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The Senate repeal and replace of Obamacare was published this week and like the House version, it faces strong resistance from medical groups.
Welcome to Practice Rounds, our weekly column exploring what's being covered in the larger world of healthcare.
The Republican Senate's draft of the American Health Care Act (AHCA), the effort to repeal and replace the Affordable Care Act (ACA), was revealed to the public this week after it was negotiated in secret. There are a number of provisions very similar to the AHCA bill that passed the House by a vote of 217 to 213, with some alterations included.
Like the House bill, the bill eliminates the ACA's individual mandate to purchase healthcare insurance and the employer mandate that requires large employers to offer insurance. Both bills remove cost-sharing subsidies that help insurers pay for low-income customers and enact a one-year funding freeze of Planned Parenthood. They also both end the Medicaid expansion and cut funding to the program.
Unlike the House bill, the Senate bill doesn't incentivize healthy people to stay insured. The House did this by proposing a 30-percent surcharge on consumers who buy a new health plan after letting the previous one lapse. Another change from the House to Senate is that the latter keeps the ACA's requirement of insurers not being able to increase someone's premiums or deny coverage based on a pre-existing condition. The House bill gave states the right to allow insurers to do that, as long as they set up high-risk pools to cover the sickest residents. According to Politico, the Senate bill does allow states to waive insurance rules and weaken protections for certain medical conditions.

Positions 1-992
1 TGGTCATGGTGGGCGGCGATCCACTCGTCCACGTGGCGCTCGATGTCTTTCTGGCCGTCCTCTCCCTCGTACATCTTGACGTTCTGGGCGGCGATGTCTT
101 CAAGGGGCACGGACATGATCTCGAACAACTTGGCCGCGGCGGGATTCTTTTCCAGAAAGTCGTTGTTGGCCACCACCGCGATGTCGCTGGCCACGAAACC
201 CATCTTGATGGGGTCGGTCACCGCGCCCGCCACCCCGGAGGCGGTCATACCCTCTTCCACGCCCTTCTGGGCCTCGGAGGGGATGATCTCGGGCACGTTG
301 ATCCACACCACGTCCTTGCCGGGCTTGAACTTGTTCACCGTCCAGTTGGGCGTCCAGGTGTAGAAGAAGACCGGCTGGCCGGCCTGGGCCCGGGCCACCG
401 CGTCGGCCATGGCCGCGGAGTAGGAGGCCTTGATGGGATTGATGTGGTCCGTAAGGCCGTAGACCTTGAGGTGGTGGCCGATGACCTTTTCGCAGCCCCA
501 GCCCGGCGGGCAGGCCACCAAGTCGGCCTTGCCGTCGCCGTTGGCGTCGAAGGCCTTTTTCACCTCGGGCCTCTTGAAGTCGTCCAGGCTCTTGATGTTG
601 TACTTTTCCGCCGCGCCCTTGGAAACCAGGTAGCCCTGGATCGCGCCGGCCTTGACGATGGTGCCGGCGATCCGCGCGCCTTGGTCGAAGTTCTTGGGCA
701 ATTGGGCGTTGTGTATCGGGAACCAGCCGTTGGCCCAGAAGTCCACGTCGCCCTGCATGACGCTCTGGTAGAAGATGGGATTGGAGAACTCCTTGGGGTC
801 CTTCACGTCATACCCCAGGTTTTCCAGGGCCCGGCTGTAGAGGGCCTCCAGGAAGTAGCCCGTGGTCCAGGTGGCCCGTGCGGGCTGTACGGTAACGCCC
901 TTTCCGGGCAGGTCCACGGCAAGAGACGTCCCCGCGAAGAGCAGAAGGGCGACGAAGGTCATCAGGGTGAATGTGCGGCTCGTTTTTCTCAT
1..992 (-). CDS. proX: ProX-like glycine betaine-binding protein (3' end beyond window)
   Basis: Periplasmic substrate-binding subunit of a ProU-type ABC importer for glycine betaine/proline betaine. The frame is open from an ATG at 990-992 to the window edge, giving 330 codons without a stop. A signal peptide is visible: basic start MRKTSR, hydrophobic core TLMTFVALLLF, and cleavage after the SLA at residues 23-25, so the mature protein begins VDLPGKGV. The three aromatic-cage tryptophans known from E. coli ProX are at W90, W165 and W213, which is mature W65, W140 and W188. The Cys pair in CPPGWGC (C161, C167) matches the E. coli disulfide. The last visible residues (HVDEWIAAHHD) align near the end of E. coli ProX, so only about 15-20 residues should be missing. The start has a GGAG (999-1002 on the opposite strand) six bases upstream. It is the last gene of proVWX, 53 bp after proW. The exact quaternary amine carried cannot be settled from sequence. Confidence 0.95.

In terms of ending the Medicaid expansion, the House bill would start a rollback in 2020 and the Senate is over a three-year process, starting in 2021. Politico reports the Senate bill also cuts Medicaid funding more significantly than the House bill. Overall though, politicians from both parties agree that there isn't a huge difference in the two bills.
The Senate bill needs 51 votes to pass through a reconciliation process. If it gets 50 votes, Vice President Mike Pence would provide a tie-breaking vote. If it passes, it moves back to the House, where it can either be voted on as is, or a conference committee would be used to resolve differences. Once it passes the House again, it moves to the White House, where it can be signed into law or vetoed. According to Politico, Senate Majority Leader Mitch McConnell is aiming to have a vote on the AHCA by late next week.
The White House has yet to speak out against or in favor of the Senate AHCA bill. Media reports indicate that President Trump called the House version of the bill, "mean" and he asked the Senate to draft a nicer version.
Medical Groups: Thumbs Down to AHCA
Similar to the House version of the AHCA, medical groups came out against the Senate's bill not long after it was released to the public. The American Hospital Association released a statement saying it urges the Senate to go back to the drawing board and develop legislation that continues to provide coverage to all Americans who currently have it.
In a statement, the American Academy of Pediatrics said, "The bill fails children by dismantling the Medicaid program, capping its funding, ending its expansion and allowing its benefits to be scaled back. The bill fails all children by leaving more families uninsured, or without insurance they can afford or that meets their basic needs." The American Psychiatrists Association, American Lung Association, National Association of County and City Health Officials, and March of Dimes were among the other groups to make statements denouncing the bill.
Quote of the Week
"I am not a reporter, and I am not a lobbyist, so I’ve seen nothing."
Sen. Lisa Murkowski (R-Ala.) before the text of the Senate version of the AHCA was released to the public.